To document citizens’ efforts to mark the historic inauguration of Barack Obama, the American Folklife Center (AFC) in the Library of Congress initiated a project to collect audio and video recordings of sermons and orations that commented on the significance of the event. These include sermons and orations that were delivered at churches, synagogues, mosques and other places of worship, as well as before humanist congregations and other secular gatherings.
Congregations and groups interested in contributing to this once-in-a-lifetime Inauguration 2009 Sermons and Orations Project were asked to record sermons and orations delivered during Inauguration Week 2009 and donate them to the Library of Congress by Feb. 27, 2009. The donated recordings will be preserved at the AFC in order to enhance the nation’s historical record and preserve the voices of religious leaders other orators for researchers and scholars of the future. After being processed by archivists, the collection will be made available to scholars, students and the general public.
In addition to audio and video recordings, the AFC collected written texts of sermons and orations (submitted in the form of print or electronic media), as well as printed programs from the events during which the sermons and orations were delivered. For more information about the project, go to www.loc.gov/folklife/inaugural/.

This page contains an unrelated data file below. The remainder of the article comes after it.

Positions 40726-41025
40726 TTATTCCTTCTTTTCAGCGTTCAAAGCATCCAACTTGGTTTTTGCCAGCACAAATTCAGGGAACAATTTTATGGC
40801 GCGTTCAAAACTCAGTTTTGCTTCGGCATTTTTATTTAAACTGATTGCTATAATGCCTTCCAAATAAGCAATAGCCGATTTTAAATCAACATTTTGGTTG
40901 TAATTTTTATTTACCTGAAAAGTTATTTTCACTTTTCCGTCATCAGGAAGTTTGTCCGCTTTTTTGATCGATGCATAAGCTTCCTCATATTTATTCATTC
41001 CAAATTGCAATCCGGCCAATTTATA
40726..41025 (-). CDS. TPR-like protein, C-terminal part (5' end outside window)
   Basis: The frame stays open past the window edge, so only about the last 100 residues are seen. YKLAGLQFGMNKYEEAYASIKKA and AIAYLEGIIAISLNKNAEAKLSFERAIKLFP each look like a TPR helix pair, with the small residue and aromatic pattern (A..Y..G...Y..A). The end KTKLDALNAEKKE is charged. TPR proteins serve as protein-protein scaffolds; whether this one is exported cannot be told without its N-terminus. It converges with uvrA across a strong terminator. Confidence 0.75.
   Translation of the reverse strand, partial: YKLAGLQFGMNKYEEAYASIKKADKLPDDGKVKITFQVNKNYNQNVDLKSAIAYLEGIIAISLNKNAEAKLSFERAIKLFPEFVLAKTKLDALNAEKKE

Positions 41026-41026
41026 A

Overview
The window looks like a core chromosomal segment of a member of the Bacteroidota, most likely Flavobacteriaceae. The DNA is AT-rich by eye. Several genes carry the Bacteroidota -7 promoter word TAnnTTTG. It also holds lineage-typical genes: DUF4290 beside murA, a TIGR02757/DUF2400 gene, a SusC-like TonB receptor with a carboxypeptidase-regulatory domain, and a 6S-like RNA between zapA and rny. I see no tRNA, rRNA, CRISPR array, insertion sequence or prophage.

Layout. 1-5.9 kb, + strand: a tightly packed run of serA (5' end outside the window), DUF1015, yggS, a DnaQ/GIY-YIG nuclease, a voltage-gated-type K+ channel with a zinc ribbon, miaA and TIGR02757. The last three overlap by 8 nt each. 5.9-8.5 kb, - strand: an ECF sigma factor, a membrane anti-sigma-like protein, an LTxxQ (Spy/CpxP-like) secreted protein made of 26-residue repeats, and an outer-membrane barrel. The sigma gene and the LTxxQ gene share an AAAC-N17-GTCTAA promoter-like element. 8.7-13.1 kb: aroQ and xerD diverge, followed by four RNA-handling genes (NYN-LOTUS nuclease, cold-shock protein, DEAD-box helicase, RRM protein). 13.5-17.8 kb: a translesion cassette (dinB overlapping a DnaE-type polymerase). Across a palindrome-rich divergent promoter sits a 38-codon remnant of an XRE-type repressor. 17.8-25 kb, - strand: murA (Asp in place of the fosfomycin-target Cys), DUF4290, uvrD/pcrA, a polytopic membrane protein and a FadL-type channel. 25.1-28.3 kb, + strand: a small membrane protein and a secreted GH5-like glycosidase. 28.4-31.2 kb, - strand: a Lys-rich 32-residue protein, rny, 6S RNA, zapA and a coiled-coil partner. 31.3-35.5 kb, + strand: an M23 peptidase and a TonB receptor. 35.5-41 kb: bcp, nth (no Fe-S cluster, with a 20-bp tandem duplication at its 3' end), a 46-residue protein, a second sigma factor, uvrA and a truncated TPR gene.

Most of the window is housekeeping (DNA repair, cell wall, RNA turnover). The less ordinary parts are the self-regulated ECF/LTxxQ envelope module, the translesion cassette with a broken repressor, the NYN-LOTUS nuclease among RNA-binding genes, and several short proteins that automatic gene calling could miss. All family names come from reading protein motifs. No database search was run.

Over many decades, the AFC has documented everyday citizens’ reactions to major historic events in our collective American experience. For instance, man-on-the-street interviews were recorded on the day after the attack on Pearl Harbor in 1941; Italian Americans were documented to celebrate the Columbus quincentenary in 1992; interviews were conducted with Americans across the nation in the weeks following the tragedy of Sept. 11, 2001; and the Veterans History Project is preserving the personal experience stories of Americans who served the nation in wartime. These voices of ordinary Americans responding to extraordinary events exist as valuable research collections for the scholars of today and they are a cultural legacy preserved for future generations.